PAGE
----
The other reason for stumbling on 404 pages is if someone mistypes the URL when trying to get to one of your pages. Or uses a link with a typo in it. For example, if you had a page on your website called YourWebsite.com/products and someone typed into their URL bar, YourWebsite.com/produce…. it would show an error 404 page, unless you happen to have a page called produce.

Many websites use a customised Page Not Found Page, perhaps with a search box on it, or links to other parts of the website.

If you type in your website’s url, followed by a slash then some random letters, you will see your site’s current Error 404 page.

If you search online you will find tutorials, video etc with instructions on how to make a customized page for your site. This is not necessary, but something you may like to do.

Error 404 = Page Not Found

FAQs – Frequently Asked Questions

FAQS, or Frequently Asked Questions is a page where you list questions that a customer, or potential customer, might ask, together with answers. FAQ pages can be found on a lot of websites and can help visitors get information quickly.

Many online shops have FAQs that include things like “How long does my item take to prepare and ship?”, “Can you make the item in another colour?”, “Are there discounts if I buy in bulk?”, “Do you ship overseas?”. Obviously the sort of questions you use on your FAQs will very much depend on what sort of a business you have.

For example, if you sell woollen knitted hats, you might have FAQs such as “How do I wash my hat?”, “How do I store my hat?”, “Can you make a hat in a specific colour?”, “What sort of wool do you use?” and so on.

Are you finding you get people asking you the same questions over and over? These are exactly the sort of things you could include in your FAQs. Hence the name Frequently Asked Questions!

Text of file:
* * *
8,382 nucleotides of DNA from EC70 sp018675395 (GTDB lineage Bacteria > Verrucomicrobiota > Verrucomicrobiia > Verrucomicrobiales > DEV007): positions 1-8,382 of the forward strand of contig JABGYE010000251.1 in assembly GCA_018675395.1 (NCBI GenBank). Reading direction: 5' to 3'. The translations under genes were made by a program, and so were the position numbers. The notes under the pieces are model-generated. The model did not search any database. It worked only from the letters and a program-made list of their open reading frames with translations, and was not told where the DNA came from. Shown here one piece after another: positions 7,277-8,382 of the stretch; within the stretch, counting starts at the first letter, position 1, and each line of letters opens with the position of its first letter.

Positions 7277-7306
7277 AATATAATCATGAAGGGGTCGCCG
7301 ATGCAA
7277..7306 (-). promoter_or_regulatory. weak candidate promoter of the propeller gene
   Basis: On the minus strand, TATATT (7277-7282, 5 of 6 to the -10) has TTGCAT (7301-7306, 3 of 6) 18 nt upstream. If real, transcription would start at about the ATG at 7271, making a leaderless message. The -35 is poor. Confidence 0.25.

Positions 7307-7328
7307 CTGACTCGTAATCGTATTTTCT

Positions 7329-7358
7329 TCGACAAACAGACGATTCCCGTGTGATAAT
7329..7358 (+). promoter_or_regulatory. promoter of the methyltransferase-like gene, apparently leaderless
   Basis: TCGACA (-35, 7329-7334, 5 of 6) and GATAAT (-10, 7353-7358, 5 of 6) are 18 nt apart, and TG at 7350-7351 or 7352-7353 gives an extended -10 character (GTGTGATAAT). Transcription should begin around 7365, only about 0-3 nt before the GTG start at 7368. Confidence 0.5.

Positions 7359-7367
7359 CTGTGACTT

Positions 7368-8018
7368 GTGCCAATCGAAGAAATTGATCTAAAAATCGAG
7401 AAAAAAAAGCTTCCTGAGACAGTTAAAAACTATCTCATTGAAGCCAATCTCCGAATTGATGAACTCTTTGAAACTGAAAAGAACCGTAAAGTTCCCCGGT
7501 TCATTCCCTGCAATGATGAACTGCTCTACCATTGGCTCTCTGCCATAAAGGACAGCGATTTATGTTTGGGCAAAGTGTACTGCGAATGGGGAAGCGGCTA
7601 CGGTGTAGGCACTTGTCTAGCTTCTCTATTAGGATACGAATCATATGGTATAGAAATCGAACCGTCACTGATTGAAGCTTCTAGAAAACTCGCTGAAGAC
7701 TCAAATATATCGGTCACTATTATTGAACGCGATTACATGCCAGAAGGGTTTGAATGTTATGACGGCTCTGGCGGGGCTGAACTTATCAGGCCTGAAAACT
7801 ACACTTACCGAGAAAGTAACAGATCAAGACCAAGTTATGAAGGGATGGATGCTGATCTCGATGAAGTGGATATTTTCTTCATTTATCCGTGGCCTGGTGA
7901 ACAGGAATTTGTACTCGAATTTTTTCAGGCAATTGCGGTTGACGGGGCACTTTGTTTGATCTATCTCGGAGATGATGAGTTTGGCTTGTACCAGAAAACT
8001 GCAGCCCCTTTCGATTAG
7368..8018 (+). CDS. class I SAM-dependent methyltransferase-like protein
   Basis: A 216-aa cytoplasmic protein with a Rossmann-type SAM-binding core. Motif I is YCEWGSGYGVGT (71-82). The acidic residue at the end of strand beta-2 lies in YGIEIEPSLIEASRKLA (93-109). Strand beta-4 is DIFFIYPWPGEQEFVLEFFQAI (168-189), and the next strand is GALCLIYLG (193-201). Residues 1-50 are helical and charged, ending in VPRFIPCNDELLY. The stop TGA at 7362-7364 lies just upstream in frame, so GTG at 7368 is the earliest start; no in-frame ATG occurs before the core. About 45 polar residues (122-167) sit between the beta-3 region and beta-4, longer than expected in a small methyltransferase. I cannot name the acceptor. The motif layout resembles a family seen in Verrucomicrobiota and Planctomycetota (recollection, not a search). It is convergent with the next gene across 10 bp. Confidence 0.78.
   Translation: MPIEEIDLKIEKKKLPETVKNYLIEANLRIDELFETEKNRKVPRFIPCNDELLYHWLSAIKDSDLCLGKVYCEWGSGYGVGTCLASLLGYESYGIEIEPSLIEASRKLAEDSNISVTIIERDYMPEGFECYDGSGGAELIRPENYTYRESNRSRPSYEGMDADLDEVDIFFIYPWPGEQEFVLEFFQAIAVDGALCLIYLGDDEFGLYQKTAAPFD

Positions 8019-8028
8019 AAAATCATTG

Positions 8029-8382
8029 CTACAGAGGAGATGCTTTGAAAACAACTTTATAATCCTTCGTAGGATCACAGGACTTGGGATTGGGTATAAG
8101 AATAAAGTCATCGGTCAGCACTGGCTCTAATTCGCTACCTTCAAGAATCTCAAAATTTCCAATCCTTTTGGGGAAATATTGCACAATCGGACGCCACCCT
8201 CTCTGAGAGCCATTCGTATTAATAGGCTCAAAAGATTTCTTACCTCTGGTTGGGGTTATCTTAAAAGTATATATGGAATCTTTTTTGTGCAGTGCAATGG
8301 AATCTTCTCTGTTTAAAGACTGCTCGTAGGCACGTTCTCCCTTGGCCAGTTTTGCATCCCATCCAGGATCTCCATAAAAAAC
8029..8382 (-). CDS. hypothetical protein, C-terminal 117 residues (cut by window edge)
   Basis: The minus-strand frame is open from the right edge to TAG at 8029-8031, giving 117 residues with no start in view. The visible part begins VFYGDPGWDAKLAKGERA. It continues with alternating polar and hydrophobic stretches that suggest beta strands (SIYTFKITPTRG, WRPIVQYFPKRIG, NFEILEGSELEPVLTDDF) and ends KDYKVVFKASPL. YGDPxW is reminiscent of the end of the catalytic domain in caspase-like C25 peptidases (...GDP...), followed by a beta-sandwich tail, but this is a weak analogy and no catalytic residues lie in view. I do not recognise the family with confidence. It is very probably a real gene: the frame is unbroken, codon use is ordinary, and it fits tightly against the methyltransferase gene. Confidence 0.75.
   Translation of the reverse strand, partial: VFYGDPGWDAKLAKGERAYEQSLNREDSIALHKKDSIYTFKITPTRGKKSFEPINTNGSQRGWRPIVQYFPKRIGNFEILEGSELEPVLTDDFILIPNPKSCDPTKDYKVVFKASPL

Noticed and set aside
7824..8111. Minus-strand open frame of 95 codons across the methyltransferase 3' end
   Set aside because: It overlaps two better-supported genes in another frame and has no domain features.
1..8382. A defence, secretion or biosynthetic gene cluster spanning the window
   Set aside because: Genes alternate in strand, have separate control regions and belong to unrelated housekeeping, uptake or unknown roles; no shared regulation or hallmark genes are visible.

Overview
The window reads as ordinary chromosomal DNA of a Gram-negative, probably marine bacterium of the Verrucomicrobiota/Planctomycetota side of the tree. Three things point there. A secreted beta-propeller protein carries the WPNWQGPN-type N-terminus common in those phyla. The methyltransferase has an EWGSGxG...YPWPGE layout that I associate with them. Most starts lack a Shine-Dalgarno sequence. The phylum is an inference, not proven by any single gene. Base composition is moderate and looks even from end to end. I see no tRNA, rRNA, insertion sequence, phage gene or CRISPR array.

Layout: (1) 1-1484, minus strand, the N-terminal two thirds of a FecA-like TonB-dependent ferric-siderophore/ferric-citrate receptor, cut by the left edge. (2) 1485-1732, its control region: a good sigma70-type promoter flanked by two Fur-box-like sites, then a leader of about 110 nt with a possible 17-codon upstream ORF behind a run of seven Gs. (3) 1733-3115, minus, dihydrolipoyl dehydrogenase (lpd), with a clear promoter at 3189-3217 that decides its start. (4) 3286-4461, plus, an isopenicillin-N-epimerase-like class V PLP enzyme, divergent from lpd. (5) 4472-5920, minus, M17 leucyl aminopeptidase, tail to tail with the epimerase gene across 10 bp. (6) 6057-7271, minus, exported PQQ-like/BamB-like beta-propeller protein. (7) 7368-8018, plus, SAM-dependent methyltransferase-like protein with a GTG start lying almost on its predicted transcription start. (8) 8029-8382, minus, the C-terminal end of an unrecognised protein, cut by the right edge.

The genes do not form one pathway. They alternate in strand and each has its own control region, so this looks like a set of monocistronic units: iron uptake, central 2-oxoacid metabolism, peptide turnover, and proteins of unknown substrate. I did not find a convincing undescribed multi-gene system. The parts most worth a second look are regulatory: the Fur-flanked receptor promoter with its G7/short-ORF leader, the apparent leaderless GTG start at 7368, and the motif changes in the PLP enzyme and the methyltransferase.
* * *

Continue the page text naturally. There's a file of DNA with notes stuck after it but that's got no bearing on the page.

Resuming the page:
Site Search

Well, this is usually not a page per se. Most sites have a search bar or a link somewhere on each web page where a visitor can search for things. It is always worth doing whatever one can to help a visitor find what they are looking for quickly. So if you don’t have some sort of search system on your website, I’d recommend looking into this.

In conclusion

The pages that I strongly recommend every craft seller includes somewhere in his or her blog or website are:

  • an About Page
  • a Contact Page
  • a Privacy Policy
  • a Site Map
  • a Terms of Service Page
  • an Affiliate Disclosure page if using affiliate links.

Most websites have links to these important pages on every page of the site. If you are reading the transcript for this podcast, or listening to it via the Tin Teddy Blog, you will see my own links in the black bar at the bottom of the page.  You may also want to include some of them in your main site menu.

I will be discussing some of the topics referred to in this podcast in more detail in future episodes.

Links to all the sites mentioned and a full transcript are in the Show Notes on the Tin Teddy Blog.

In the next episode of the Craft Seller Success podcast I will be talking about 9 Ways to Add Value to your Products. This episode will be out on the 10th July.

Thanks for listening. Please subscribe to the Craft Seller Success podcast.

Check out www.TinTeddy.com for more Craft Seller resources.

Until next time, bye

The Craft Seller Success Podcast from Tin Teddy.
Featuring Deborah Richardson and Matthew French
Original music by Matthew French

Craft Seller Success from Tin Teddy
Craft Seller Success from Tin Teddy
Deborah Richardson

Helping craft sellers to sell their crafts.

You may want to check out episode 20, Building a Craft Shop with WordPress and Woocommerce

For much more about useful plugins, see episode 23, Essential WordPress Plugins for Your Craft Seller Blog or Shop.

Six Pages your Craft Blog Must Have – Craft Seller Success Podcast Ep. 006